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What is purpose of homeObject?

 
Veena Pointi
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I got following doubt while reading 92-95 pages of HFEJB.

Why EJBHomeObjects are registered with JNDI? Why not EJBRemoteObjects are not registered directly with ? What is the purpose of having EJBHome object in-between client and EJBRemoteObject?

When client makes requests for bean, using lookUp it gets back EJBHomeObject stub.It uses EJBHomeObject inturn to get reference to EJBRemoteObject through it's EJBRemoteObject stub.

Security ,i.e authorization is taken care by EJBObject,all other services like transaction,persistence is taken care by services provided by container.Then why do we have EJBHomeObject in-between? Why EJBRemoteObjects are not registered directly with JNDI?

Thanks
Veena
 
Jesus Angeles
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i asked myself the same question while reading the book. but understood as i proceeded with the book.

you will get it as you read on.

you need the homeObject. i might confuse you if i attempt to explain what you havent read yet. so you can read on. you will see why we need the homeObject.
 
Peer Reynders
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AFAUI EJBHome is an Abstract Factory.

"new" and the class constructors are great for creating simple, unconnected objects but once you start creating interrelated "objects" things get more complicated and you tend to create "factories" that know how to create things that are actually composites or aggregation of objects.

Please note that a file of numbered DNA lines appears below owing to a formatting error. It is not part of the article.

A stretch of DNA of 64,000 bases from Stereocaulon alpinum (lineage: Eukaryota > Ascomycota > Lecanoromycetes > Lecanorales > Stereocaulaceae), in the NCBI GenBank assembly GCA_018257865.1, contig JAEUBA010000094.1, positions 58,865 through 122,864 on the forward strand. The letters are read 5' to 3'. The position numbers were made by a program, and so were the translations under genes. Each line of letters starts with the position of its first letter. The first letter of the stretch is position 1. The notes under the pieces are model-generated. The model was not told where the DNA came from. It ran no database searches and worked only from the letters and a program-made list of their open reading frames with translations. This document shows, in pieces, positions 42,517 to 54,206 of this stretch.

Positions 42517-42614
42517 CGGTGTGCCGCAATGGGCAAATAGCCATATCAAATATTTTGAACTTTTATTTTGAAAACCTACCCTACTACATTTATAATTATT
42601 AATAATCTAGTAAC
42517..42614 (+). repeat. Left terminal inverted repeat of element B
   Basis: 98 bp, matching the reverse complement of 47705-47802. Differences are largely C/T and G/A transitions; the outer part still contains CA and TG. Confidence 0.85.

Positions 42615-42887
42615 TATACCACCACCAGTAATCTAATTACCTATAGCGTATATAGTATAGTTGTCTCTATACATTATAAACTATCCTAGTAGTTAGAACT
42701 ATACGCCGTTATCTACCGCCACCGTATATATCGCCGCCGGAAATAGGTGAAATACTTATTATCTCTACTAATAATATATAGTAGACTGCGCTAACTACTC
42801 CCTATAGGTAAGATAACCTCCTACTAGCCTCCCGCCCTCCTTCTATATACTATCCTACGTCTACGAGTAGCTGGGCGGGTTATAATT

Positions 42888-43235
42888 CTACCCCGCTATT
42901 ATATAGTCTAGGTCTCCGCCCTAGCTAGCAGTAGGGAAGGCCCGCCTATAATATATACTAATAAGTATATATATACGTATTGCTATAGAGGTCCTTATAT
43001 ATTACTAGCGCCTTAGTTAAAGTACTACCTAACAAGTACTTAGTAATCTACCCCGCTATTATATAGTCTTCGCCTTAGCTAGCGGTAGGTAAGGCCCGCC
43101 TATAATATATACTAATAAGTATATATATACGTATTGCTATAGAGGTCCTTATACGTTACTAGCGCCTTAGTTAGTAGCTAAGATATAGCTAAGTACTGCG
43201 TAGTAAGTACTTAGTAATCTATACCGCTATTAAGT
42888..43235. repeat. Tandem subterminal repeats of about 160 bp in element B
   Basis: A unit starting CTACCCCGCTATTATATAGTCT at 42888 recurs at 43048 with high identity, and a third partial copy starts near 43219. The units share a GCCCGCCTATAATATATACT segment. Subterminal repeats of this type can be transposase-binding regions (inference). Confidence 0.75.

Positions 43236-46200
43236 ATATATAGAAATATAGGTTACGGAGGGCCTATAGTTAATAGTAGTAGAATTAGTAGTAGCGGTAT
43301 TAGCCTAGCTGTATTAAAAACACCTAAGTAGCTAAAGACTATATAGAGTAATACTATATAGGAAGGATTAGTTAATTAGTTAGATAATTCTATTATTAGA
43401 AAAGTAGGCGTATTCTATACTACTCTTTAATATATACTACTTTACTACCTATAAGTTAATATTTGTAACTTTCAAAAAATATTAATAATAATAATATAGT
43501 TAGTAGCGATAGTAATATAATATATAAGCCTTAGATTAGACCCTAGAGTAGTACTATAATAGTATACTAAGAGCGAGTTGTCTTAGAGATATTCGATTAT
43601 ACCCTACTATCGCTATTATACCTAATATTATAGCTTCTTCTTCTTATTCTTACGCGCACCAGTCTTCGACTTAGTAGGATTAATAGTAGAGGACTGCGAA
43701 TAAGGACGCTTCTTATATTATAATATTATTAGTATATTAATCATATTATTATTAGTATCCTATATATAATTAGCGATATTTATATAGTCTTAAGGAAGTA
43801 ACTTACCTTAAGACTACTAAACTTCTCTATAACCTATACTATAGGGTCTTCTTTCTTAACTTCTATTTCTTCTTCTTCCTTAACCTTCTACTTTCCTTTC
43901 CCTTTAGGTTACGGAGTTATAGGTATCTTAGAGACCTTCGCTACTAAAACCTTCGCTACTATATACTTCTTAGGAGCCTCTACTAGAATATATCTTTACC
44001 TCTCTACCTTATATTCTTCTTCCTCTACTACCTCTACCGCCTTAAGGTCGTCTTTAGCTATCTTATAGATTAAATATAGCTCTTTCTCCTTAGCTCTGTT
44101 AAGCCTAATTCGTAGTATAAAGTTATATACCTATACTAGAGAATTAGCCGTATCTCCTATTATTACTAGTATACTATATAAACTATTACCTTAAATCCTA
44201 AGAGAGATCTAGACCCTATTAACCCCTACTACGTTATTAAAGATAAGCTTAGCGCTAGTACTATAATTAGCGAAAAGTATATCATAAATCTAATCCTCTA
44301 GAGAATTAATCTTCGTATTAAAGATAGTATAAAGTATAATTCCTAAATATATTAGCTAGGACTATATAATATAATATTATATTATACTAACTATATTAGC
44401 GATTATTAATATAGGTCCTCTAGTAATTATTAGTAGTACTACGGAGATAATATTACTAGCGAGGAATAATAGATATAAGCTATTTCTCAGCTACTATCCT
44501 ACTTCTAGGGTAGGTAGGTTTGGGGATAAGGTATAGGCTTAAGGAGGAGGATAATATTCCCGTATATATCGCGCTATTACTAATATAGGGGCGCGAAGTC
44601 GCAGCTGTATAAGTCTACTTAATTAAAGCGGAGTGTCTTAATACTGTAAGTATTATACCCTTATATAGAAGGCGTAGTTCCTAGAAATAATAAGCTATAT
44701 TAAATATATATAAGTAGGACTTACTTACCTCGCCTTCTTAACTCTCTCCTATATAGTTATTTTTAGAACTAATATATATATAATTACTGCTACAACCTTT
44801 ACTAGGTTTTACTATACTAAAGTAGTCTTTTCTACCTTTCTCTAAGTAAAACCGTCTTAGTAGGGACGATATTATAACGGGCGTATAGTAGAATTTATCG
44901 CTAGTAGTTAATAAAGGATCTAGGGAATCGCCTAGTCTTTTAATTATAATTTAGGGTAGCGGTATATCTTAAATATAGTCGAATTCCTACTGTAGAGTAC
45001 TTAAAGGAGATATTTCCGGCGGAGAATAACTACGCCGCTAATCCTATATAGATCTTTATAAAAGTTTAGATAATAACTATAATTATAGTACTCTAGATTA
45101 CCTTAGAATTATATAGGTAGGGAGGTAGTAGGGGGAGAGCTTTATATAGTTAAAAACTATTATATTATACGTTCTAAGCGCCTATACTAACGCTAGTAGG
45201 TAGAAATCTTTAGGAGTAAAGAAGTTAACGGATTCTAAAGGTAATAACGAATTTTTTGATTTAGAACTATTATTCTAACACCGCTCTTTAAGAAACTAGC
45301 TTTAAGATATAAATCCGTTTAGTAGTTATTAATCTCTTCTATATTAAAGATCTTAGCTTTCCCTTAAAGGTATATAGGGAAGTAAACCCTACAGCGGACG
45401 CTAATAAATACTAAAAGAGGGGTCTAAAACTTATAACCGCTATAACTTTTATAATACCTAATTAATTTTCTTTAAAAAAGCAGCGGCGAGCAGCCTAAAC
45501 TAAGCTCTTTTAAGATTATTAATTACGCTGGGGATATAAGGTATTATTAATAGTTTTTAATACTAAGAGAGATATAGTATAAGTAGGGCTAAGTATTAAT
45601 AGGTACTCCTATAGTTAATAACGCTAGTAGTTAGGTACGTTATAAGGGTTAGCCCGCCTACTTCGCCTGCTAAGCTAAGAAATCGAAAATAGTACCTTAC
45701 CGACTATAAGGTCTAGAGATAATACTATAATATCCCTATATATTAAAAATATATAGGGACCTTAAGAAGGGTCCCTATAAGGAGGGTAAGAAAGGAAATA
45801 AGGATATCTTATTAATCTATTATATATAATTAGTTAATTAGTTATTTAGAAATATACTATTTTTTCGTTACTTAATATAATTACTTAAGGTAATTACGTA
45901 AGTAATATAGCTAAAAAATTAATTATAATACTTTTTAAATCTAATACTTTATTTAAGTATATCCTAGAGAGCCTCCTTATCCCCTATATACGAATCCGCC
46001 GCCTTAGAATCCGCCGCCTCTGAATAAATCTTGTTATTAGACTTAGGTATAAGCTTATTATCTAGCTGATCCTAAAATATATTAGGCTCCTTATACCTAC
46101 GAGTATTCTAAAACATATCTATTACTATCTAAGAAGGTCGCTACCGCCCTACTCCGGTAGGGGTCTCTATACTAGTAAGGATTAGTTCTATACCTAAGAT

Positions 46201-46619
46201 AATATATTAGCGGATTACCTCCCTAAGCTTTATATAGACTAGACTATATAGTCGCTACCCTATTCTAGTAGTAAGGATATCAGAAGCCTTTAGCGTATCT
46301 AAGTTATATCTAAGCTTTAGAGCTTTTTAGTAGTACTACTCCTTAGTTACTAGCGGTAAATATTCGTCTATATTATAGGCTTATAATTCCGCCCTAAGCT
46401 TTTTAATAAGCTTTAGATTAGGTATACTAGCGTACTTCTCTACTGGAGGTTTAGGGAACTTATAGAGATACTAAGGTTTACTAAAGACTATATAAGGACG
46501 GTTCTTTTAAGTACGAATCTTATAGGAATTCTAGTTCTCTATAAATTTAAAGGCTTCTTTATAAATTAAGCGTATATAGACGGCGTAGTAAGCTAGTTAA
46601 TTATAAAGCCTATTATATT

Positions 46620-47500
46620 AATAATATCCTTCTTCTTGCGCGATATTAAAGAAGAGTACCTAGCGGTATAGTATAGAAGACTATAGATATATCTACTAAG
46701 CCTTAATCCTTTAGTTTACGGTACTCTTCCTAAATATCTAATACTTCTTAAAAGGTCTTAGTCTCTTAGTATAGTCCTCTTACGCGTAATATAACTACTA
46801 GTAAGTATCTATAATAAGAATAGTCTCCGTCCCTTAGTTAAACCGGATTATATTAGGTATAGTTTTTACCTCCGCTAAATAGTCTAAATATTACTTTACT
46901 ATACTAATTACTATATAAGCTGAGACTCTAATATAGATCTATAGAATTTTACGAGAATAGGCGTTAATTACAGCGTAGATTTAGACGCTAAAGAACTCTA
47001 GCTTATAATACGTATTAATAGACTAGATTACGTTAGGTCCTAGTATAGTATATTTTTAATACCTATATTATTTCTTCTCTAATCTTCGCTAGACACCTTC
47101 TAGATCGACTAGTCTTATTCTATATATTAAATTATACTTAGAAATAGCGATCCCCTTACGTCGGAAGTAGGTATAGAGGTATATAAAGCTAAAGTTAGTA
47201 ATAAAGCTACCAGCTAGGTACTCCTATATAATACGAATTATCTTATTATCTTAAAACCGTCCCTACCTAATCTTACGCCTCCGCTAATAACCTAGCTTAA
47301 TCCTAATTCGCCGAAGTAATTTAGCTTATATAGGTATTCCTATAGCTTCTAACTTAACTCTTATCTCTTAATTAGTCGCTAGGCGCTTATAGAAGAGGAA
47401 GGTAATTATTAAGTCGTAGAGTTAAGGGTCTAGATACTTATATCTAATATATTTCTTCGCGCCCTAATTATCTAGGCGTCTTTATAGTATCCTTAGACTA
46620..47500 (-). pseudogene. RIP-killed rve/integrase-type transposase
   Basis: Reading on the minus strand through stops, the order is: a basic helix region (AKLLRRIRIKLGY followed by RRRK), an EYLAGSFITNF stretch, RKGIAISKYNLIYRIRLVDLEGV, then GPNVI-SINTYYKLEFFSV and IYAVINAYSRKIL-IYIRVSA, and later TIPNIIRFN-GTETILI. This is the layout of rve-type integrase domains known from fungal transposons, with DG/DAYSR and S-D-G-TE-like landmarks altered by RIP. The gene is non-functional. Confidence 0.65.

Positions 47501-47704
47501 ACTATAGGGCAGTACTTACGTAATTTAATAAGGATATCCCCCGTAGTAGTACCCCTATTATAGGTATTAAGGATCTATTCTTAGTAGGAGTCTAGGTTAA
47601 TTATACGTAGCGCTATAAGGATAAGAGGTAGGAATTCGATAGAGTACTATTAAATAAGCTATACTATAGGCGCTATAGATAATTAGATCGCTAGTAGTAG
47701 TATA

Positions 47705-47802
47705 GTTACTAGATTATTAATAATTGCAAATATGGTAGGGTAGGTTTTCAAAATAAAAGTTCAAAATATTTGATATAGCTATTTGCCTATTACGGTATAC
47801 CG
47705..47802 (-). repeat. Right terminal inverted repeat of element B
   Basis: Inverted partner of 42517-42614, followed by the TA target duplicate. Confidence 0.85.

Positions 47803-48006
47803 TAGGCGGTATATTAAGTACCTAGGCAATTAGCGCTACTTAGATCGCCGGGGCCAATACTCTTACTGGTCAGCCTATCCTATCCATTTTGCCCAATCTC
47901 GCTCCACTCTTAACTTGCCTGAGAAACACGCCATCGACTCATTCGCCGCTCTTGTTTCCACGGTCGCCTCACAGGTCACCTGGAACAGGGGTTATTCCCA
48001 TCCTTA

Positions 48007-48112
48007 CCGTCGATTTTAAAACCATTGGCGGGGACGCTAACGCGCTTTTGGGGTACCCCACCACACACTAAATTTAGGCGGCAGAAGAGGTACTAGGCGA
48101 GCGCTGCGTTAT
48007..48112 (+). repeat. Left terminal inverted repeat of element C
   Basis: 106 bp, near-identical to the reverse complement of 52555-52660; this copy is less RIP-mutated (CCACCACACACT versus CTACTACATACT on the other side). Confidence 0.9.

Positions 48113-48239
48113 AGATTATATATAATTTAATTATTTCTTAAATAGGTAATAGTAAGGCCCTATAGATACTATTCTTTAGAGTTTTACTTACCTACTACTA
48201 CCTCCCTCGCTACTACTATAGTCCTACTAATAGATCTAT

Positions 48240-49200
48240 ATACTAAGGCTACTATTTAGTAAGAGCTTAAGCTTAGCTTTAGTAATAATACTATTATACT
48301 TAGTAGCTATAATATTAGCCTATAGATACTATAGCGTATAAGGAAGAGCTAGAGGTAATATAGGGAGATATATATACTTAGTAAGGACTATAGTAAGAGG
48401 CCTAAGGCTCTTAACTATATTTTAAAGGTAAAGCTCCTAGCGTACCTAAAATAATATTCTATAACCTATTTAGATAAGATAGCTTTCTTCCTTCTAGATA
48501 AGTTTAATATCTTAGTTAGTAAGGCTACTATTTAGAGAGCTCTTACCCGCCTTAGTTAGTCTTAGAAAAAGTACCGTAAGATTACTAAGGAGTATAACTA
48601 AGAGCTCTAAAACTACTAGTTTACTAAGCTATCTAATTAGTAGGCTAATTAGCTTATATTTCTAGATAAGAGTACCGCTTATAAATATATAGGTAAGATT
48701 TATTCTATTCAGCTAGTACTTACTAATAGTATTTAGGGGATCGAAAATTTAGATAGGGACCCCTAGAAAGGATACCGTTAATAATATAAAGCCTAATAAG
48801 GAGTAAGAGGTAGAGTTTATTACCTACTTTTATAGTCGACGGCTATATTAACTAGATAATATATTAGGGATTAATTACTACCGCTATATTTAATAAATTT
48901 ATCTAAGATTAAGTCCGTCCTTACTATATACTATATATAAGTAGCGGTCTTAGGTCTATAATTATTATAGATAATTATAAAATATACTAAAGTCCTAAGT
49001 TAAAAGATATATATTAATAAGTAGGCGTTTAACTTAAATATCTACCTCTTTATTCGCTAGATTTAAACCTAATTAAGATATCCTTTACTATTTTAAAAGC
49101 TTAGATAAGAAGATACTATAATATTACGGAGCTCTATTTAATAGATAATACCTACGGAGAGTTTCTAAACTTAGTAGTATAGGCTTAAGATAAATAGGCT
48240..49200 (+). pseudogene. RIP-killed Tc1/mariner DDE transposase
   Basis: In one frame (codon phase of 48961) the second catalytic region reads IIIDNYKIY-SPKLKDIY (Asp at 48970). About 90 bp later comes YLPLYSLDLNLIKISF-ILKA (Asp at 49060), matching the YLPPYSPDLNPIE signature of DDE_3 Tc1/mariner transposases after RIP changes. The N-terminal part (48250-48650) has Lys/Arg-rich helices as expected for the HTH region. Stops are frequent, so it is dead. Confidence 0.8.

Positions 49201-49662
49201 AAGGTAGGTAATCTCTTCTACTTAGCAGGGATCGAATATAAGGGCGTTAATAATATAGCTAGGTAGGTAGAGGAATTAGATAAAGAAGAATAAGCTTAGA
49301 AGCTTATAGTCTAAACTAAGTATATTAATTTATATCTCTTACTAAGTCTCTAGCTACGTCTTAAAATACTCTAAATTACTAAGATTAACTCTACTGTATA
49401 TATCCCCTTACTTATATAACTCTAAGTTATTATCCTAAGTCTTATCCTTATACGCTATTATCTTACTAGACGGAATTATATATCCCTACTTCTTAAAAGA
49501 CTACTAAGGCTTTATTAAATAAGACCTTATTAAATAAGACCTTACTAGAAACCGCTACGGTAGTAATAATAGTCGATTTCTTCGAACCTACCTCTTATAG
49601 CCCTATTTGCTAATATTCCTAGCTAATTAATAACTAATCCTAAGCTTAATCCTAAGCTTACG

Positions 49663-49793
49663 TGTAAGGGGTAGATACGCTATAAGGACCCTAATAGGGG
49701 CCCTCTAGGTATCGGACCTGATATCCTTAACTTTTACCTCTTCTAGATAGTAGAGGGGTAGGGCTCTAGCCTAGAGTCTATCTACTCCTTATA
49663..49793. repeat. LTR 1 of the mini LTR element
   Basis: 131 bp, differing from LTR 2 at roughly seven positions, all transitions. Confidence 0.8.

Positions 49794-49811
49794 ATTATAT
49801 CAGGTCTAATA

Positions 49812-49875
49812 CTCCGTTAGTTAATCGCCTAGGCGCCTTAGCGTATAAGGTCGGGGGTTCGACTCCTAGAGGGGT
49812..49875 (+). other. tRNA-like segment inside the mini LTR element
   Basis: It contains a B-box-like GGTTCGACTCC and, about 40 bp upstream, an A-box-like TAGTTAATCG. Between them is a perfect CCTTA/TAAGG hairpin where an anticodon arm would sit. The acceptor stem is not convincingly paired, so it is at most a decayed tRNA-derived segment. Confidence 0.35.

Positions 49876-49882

Look at a JDBC connection - you don't create it with a "new", you get it from the DriverManager. The DriverManager is a Factory. Under the hood the connection object the DriverManager creates is interconnected with lots of other details that you don't want to deal with - but DriverManager (the Factory) knows what needs to be done.

Beans cannot exist in a vacuum - they need the EJB container. And the client doesn't actually talk to the bean - it talks to an object that implements the EJBObject interface and your component interface. So when a client requests access to a bean there is quite a lot to do.

Furthermore the client doesn�t initially have access to the Factory that can give it "access to the bean". It has to get it through JNDI � so there has to be one single facility that all clients can use to access beans of a certain type � while there will be many bean instances of that type.

So EJBHome is an Abstract Factory.
You create a home interface the extends EJBHome.
Ultimately the container implements the class that becomes the Factory that implements your home interface which manages/orchestrates the bean/EJBObject lifecycle for you.

From a class design perspective it makes sense to separate bean lifecycle management from the bean and its EJBObject:
  • There is only one Factory instance (accessible via JNDI) but there will be many "EJBObjects".
  • A class should do one single job and it should do that well. Being responsible for orchestration of the creation and destruction of all those beans/EJBObjects for one bean type is big enough for one class (EJBHome). Implementing the component interface with all the container intercepts is another one (EJBObject), and finally there is the business logic (your Bean).


  • [ August 19, 2005: Message edited by: Peer Reynders ]
     
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